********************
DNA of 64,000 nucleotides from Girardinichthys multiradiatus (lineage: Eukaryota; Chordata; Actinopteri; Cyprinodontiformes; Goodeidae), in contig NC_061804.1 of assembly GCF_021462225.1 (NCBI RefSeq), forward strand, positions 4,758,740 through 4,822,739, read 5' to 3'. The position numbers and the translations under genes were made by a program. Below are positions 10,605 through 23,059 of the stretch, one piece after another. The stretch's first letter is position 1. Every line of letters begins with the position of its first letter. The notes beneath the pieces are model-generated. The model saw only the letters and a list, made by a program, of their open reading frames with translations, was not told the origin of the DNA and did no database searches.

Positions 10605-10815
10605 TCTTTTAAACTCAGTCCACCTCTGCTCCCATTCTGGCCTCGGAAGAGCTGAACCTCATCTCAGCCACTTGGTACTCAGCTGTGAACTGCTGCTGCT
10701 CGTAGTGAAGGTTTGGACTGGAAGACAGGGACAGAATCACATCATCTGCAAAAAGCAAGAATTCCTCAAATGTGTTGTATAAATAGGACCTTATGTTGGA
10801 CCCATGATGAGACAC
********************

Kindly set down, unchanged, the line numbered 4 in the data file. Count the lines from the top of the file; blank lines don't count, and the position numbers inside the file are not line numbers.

10701 CGTAGTGAAGGTTTGGACTGGAAGACAGGGACAGAATCACATCATCTGCAAAAAGCAAGAATTCCTCAAATGTGTTGTATAAATAGGACCTTATGTTGGA